Thursday evening, knock at the door. Funny, I thought, didn’t think Mormons stayed out after dark. But it wasn’t the Mormons, it was worse. It was Herman the Friendship Cake.
Now, don’t get me wrong, it was a lovely gesture on the part of my neighbour to bring round a cake, the recipe and about half a kilo of “starter” so that I could make us a cake and pass on the starter to three other people so that the world could be full of peace and love and rotten teeth.
But consider this: Hello, my name is Herman. I’m a sour dough cake and I’m supposed to be on the worktop for 10 days. You cannot put me in the fridge or I will die. If I stop bubbling then I am dead!
So poor old Herman get starved on the worktop for four days by which time Herman is hungry! and gets force-fed a cup of flour, a cup of milk and a cup of sugar. After four more days of starvation Herman gets the same treatment, is divided into four parts, three of which go to friends to spread peace and friendship, while the fourth goes into your cake.
Not only does about half a litre of sweet, milky starter go into the mix but also two heaped teaspoons of baking powder, so no chances are being taken with the leavening, plus, of course, lots more sugar.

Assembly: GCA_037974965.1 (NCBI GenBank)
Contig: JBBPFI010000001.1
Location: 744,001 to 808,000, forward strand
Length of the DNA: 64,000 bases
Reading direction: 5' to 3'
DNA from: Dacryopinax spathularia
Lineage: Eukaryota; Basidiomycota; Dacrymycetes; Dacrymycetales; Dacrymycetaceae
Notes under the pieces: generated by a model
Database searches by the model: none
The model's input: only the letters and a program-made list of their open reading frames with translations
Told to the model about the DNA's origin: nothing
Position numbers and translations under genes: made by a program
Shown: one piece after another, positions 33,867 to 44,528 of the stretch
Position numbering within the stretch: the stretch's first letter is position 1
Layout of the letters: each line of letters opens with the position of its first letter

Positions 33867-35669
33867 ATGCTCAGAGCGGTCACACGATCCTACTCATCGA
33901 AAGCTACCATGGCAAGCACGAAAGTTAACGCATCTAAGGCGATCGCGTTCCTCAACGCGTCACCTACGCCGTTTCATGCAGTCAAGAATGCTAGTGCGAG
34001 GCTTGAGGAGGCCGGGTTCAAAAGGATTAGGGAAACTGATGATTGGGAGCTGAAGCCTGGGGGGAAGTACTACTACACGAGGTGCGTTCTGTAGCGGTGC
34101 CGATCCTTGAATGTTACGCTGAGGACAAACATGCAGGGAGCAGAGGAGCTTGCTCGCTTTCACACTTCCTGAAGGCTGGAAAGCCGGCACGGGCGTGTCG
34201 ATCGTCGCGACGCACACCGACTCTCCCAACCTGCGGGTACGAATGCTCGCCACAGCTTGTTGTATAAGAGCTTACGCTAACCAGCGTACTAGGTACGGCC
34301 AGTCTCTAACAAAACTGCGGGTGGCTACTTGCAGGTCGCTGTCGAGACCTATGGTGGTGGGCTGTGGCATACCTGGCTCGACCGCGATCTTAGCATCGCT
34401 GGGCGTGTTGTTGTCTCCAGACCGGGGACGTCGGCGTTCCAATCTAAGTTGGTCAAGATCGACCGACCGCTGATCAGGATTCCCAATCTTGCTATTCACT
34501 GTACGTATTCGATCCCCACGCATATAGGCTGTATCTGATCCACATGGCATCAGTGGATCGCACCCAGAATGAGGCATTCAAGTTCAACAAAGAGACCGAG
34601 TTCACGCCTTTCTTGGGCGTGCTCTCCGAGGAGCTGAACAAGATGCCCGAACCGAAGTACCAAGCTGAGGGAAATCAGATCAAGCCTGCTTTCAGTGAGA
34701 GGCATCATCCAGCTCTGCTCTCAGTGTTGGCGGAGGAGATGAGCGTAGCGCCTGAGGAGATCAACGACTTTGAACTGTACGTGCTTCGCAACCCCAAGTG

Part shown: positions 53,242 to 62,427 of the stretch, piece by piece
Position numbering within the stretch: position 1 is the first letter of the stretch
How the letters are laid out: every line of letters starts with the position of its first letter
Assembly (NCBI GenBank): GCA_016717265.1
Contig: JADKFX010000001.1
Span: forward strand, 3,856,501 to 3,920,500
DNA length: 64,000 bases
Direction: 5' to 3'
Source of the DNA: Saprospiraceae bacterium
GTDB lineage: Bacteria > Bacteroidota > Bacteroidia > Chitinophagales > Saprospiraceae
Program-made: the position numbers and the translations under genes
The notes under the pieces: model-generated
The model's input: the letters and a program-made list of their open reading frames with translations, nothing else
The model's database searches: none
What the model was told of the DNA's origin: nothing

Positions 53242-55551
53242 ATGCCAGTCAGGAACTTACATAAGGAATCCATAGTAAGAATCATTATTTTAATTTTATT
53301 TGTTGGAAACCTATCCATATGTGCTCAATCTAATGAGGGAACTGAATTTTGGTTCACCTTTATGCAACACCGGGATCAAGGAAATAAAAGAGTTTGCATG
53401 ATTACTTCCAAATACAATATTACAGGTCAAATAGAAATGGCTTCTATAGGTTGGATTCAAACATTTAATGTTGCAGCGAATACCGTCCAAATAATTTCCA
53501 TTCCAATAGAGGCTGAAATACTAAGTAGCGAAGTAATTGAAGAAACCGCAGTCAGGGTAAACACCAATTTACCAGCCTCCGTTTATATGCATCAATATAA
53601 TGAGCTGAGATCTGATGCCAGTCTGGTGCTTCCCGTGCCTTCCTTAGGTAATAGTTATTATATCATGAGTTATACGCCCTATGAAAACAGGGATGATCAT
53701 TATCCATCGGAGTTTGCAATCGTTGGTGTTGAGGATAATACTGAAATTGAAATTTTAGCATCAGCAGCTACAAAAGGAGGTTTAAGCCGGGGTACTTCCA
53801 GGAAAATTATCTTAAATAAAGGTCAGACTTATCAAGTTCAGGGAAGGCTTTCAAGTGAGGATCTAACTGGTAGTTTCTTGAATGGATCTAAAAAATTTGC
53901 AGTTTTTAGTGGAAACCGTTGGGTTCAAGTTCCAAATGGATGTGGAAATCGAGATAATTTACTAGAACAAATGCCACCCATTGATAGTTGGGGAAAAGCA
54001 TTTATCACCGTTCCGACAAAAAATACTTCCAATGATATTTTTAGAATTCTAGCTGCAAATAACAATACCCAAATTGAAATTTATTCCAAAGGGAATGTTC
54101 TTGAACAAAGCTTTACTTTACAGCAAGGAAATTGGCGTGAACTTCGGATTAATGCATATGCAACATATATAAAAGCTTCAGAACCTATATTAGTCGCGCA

Anyway, it caused me to think about naturally leavened cake of which I only have one in the repertoire, Zeb’s Kugel recipe which she sent to me two or three years ago. This couldn’t be more different than sugary Herman – Zeb described it as being a cross between a scone and brioche, excellent with butter and jam. As usual, she’s not wrong.
It being Easter I thought I’d give it another go. Her version contained apricots and was coated in flaked almonds. This one has walnuts and cranberries because that’s what was to hand. Not being a cake maker I mixed it like bread.
Plain Flour 425g
Strong Bread Flour 170g
Golden Caster Sugar 50g
Broken Walnuts 50g
Semi-skimmed Milk 100g
Melted Butter 150g
Large Eggs 4
I mixed all the wet ingredients, mixed all the dry ingredients and then mixed the dry into the wet. Kneeded the dough lightly.
Fermented for an hour, transferred the dough to a well buttered ring mould and proved for four hours – not much movement.
Baked at 180C for 50 minutes, removed from the mould for the last 20 minutes.
Very happy with the results but next time I’m going to treat it like brioche and ferment it overnight in the fridge before a four hour prove.
Now I’m off to my neighbour with Zeb the Sourdough Friendship Cake, the recipe, some starter and instructions to pass it on to three friends …